When the Mariners shipped Cliff Lee to the Texas Rangers in July of 2010, the move was received with a generally positive reaction. Justin Smoak was a top prospect in all of baseball, and immediately the comparisons to another Texas switch hitting first baseman were placed squarely on Smoak’s shoulders. Did the Mariners just acquire the next Mark Texiera? Have the Mariners added their first legit, middle of the order bat since Edgar?
Smoak was probably rushed to the majors a bit prematurely by the Rangers, as he struggled at the big league level before being dealt to the M’s. Although he was drawing some walks, he was only hitting .209 in 275 plate appearances through 70 games prior to being moved. Smoak’s struggles carried over to Seattle, as he posted a .156/.181/.233 slash in July for Seattle. The decision was made to send Smoak to Tacoma to get his head right both on and off the field, after all the 23 year old from South Carolina was moved from the friendly confines of the Ballpark in Arlington, and an offense that scored at will, to cavernous Safeco Field, and was looked at as the savior to a lineup that scored less runs than any team in baseball in 2010. Smoak did what he was asked, he went back to AAA, found his stroke and showed the power and discipline we had all hoped to see with an OPS sitting at .859. After Tacoma won the PCL, Smoak was recalled in September and left us all to once again imagine what this organization might finally have. It was only 14 games, but the OPS sat at 1.001, and the Seattle fan base had something to be excited about, considering they just watched their team lose 100 games for the 2nd time in 3 seasons.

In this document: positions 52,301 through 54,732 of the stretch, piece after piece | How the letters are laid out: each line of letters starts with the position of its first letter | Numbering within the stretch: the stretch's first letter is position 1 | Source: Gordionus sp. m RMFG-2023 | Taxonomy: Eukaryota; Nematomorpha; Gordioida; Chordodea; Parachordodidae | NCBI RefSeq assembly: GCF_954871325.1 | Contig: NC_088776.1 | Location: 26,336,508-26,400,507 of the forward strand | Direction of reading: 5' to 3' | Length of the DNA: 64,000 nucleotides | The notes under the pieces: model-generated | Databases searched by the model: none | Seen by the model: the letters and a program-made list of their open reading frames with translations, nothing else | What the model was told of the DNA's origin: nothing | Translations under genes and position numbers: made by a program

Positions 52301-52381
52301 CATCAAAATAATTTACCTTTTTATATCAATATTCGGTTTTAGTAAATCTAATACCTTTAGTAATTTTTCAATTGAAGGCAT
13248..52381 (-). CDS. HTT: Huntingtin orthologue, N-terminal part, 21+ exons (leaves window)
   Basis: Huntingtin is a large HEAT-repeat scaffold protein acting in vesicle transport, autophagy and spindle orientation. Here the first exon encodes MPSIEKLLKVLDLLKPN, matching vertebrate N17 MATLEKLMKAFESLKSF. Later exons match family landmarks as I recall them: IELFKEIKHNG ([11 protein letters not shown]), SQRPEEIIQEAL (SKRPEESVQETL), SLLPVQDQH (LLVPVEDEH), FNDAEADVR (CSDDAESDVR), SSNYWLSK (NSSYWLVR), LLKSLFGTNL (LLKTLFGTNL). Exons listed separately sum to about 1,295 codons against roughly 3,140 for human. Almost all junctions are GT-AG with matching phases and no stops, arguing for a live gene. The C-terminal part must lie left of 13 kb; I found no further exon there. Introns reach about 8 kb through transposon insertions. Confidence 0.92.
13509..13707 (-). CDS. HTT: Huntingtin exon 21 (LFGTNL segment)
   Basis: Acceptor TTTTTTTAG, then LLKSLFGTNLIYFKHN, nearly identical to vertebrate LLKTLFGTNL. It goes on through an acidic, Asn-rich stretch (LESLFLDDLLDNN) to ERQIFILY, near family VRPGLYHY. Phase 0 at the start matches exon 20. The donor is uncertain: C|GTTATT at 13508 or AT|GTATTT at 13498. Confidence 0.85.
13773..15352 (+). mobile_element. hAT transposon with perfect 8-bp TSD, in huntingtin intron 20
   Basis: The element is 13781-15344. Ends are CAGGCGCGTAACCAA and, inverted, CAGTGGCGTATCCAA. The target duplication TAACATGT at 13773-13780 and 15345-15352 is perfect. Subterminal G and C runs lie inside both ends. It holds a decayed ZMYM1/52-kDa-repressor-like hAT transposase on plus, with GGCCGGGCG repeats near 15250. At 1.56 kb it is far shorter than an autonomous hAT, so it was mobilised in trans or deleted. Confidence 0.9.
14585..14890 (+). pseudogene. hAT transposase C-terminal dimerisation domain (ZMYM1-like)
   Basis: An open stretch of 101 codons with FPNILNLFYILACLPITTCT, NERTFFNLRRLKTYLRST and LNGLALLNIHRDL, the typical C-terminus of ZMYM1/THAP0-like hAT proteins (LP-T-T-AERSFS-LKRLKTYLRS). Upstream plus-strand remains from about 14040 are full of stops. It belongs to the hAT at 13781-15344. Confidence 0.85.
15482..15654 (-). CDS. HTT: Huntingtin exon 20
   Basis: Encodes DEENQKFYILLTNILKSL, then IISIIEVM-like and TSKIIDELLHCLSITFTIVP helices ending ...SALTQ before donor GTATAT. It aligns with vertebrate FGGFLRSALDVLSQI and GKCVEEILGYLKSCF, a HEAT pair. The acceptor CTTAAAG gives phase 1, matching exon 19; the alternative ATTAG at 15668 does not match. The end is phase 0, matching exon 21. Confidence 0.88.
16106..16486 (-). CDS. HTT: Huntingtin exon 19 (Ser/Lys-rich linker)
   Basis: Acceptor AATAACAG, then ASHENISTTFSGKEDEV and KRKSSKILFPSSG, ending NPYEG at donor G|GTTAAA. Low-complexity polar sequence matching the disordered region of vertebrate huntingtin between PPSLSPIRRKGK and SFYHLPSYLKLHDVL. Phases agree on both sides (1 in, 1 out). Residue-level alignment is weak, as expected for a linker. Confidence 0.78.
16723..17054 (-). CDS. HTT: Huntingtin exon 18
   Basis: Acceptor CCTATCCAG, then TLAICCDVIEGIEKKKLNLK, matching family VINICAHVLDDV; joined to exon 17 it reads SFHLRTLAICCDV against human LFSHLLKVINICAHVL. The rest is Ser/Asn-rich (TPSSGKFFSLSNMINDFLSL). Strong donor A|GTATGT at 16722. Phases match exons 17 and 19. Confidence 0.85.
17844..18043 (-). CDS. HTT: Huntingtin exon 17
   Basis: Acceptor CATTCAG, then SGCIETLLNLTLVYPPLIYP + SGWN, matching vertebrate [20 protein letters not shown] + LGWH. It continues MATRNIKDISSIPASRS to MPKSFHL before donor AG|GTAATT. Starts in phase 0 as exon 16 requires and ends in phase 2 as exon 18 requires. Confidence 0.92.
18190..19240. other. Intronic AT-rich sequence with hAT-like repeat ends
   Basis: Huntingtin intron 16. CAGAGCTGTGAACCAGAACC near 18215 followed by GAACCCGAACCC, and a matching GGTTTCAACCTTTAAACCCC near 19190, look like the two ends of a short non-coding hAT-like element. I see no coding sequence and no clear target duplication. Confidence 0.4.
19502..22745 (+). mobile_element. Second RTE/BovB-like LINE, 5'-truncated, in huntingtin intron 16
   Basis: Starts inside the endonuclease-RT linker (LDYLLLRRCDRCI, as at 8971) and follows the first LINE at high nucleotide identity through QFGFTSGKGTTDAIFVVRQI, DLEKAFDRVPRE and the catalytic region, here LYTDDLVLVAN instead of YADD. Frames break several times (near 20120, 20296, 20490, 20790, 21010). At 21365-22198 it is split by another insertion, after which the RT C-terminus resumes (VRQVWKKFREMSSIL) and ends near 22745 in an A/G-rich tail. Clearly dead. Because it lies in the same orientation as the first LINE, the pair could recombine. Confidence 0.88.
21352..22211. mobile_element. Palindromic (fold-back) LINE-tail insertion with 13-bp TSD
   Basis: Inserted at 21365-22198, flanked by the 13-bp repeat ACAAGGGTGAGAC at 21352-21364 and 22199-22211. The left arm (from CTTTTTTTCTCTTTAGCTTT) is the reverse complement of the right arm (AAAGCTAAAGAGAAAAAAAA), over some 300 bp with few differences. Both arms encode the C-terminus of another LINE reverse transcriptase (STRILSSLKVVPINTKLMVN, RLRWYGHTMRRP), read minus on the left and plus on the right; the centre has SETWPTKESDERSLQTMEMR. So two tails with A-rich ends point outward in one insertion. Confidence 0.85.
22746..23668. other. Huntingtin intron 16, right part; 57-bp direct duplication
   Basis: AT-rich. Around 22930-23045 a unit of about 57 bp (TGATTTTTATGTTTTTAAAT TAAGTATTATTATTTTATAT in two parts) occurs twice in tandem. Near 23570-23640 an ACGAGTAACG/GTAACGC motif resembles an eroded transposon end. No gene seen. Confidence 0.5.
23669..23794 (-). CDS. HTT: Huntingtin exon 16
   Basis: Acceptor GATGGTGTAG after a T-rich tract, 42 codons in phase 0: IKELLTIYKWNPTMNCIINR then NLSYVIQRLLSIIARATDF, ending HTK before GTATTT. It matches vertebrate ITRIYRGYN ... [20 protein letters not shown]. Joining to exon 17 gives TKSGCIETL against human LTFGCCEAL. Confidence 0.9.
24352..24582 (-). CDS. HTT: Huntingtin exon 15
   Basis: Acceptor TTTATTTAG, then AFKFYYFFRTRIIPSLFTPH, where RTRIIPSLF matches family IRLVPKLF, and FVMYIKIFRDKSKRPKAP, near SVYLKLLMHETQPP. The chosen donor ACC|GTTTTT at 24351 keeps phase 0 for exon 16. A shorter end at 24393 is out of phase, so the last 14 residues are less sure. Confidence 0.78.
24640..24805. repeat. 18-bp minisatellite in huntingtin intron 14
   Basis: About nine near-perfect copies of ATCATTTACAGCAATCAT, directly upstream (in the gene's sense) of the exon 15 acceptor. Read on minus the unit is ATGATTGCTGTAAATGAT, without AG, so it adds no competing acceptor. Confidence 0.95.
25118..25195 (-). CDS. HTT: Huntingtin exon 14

In 2011, baseball was pushed to the side as Justin Smoak’s challenges became much more serious than recognizing a breaking ball. Cancer challenged Smoak’s father in 2010, and while it was little known at the time, it eventually took Keith Smoak’s life on April 19th of 2011 at the age of 57.
Cancer is not fair, it is evil. It has hit my own family with the worst results, and I wish the experience on no one. Smoak did not lose a game, make an error, or have an 0 for 14 run. He lost his dad. That was his guy, and now he was gone. At that point, baseball was secondary, it was just a game, cancer was as real as anything could ever be for the Smoak family. Smoak took some time away from the team to be with his family, he said his goodbyes, and was able to not only be supportive to those that needed him, but be supported by those same people, because he needed a shoulder just as much as anyone.
Smoak came back and brought some success. It was a bit streaky, but we would later find out that a nagging thumb injury was affecting him, and was doing so much longer than was ever lead on by the team. Smoak spent some time on the DL in 2011 with a broken nose in August, but just like 2010 came back just in time to tease us with another solid September, flashing an OPS just shy of .800
2012 was the year. Smoak was healthy, he had experience, and had time to move forward from his off the field tragedy. Today is July 22, 2012, Justin Smoak has a slash .195/.260/.329.